It was last May when I first discovered Clint Dempsey's musical talents in the form of his Nike-sponsored "Don't Tread." The hip hop anthem, which also featured late Houston rapper Big Hawk became the official anthem of the US Men's National Team in their (failed) quest for the World Cup last summer. While he isn't the lyrical gymnast that NaS, Jay-Z or The Game is, many felt that Deuce’s emcee skills (his rap handle) warranted a follow up to give listeners a better feel for his lyrical prowess. Upon a recent visit to his website, I discovered two new tracks - "Wind and Grind" & "Without Me" - which have been hyperlinked for one to bob their head to.
The lyrical content of "Wind and Grind" is quite the departure from his rap debut. Instead of soccer, respect, and practice that “Don’t Tread” extols, "Wind" is a mix of the more prevalent playboy/straight-mackin' themes present in hip hop. The bass-influenced beat is the first indication that this is clearly no reprisal of “Don’t Tread”, but rather a darker, more sinister offering. This isn't to say that Deuce can't pull it off - it's just when one drops the squeaky clean "Don't Tread" as his debut, any track thereafter containing a few naughty words has a tendency to catch one off guard. And make no mistake: the "Grind" he references in the title has nothing to do with work. The collaboration with XO helps Deuce’s cause tremendously on this track, as XO’s flow seems to compliment Deuce’s laid back Southern drawl. His delivery is much like his demeanor on the pitch: freewheeling and loose. Beat: B+. Delivery: B.
In the "Without Me" cut, Deuce once again mashes with XO, but this time around, the Nacogdoches kid seems a little at sea. He spits rather over a familiar Jim Jones "We Fly High" beat, the delivery sounds canned, almost as if our favorite son is reading the lyrics straight from his notebook. On this track, despite, he seems uncomfortable, as if he was simply showing up to the studio for a hastily compiled mix tape. After listening to “Wind”, this track falls flatter on its face than Cristiano Ronaldo in the box. The awkward first lines (I’m uptown in my downtown/Hit the fool of these clowns/Swim, here ya go drown) only hasten the deterioration of this track. XO does his best to plug the holes, and just barely pulls it off with his much cooler-crafted lyrics. You really have to listen to this track one more than once to come to the following conclusion: he can do better than this. Beat: A (because it’s a Jim Jones production). Delivery: C-.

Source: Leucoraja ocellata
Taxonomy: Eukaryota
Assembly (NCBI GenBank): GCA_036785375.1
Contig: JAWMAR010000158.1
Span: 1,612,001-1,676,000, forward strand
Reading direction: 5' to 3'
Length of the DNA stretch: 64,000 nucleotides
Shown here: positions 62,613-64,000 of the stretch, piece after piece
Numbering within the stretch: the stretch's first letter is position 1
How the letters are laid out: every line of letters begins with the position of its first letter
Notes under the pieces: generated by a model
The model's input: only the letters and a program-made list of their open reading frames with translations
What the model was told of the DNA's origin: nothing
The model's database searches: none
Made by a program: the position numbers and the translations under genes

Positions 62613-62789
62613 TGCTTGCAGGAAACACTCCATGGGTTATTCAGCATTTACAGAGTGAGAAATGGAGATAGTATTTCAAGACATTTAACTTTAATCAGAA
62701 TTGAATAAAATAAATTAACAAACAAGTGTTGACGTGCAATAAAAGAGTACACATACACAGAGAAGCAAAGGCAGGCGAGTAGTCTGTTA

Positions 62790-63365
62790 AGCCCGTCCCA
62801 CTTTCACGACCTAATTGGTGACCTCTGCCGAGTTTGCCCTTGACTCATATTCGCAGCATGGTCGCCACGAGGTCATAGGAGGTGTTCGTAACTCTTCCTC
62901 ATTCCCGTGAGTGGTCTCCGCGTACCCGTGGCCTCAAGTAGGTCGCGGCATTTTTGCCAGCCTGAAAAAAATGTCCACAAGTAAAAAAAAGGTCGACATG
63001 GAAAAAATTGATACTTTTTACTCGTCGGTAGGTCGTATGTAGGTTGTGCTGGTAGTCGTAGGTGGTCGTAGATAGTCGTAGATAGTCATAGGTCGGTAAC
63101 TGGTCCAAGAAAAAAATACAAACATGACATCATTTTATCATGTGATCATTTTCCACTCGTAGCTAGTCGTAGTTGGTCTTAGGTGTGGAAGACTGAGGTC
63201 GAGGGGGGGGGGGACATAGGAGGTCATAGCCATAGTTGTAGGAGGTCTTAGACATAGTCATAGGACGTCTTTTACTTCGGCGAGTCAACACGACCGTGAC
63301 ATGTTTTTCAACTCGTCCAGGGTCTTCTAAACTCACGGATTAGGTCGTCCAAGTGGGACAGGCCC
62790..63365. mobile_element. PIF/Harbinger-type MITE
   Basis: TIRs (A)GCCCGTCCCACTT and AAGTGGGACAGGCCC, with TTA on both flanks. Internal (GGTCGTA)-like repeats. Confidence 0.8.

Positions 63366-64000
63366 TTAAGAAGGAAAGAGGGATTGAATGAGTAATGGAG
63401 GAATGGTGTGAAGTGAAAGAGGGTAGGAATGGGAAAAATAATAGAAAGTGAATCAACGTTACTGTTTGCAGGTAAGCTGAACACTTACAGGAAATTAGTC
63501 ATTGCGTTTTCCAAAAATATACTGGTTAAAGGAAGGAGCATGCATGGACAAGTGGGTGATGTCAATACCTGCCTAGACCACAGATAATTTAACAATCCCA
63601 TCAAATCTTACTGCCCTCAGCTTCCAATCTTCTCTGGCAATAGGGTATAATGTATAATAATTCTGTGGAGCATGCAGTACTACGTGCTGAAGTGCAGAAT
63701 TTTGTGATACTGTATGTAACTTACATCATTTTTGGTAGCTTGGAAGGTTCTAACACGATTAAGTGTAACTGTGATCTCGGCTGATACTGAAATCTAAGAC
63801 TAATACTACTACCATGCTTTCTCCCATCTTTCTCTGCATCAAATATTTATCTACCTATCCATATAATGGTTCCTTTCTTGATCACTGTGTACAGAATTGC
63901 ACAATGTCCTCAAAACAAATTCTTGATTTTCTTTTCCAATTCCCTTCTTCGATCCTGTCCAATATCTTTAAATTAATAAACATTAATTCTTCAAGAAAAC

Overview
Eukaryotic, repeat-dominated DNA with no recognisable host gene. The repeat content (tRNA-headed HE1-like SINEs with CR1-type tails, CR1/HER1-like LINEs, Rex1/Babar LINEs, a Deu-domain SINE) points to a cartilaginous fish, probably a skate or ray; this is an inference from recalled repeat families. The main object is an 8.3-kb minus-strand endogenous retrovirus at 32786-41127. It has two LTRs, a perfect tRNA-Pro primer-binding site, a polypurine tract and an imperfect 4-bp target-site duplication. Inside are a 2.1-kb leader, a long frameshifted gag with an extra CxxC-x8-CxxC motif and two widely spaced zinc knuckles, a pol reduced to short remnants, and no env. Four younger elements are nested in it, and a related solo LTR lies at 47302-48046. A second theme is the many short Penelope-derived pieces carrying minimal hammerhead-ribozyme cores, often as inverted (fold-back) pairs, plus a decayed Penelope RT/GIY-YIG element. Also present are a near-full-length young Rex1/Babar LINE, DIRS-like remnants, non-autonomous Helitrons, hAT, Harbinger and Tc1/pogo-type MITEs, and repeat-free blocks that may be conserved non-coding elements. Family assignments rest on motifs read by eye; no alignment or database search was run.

All in all, these two new tracks will whet the appetite of any Deuce fan whose parents allow them to purchase CDs with parental warnings. But don't get it twisted, Deuce ain't the hardcore f-bomb dropper that The Game is, nor are his rhymes nearly as gritty. He doesn't fake the funk by rapping about guns, gangstas or grams. His lyrical content is more mack daddy than Mack 10, and is appreciably uncontrived or hokey. His laid-back delivery is reflective of the Houston "screwed" (beats slowed down to match the southern drawl) scene, where Paul Wall, EKG and Trae have all plied their craft. Although still an upstart, there are moments in his brief emceeing career where he does shine. Although he'll never push a million records, the full-time footballer/part-time rapper can certainly stand to gain added credibility with each offering.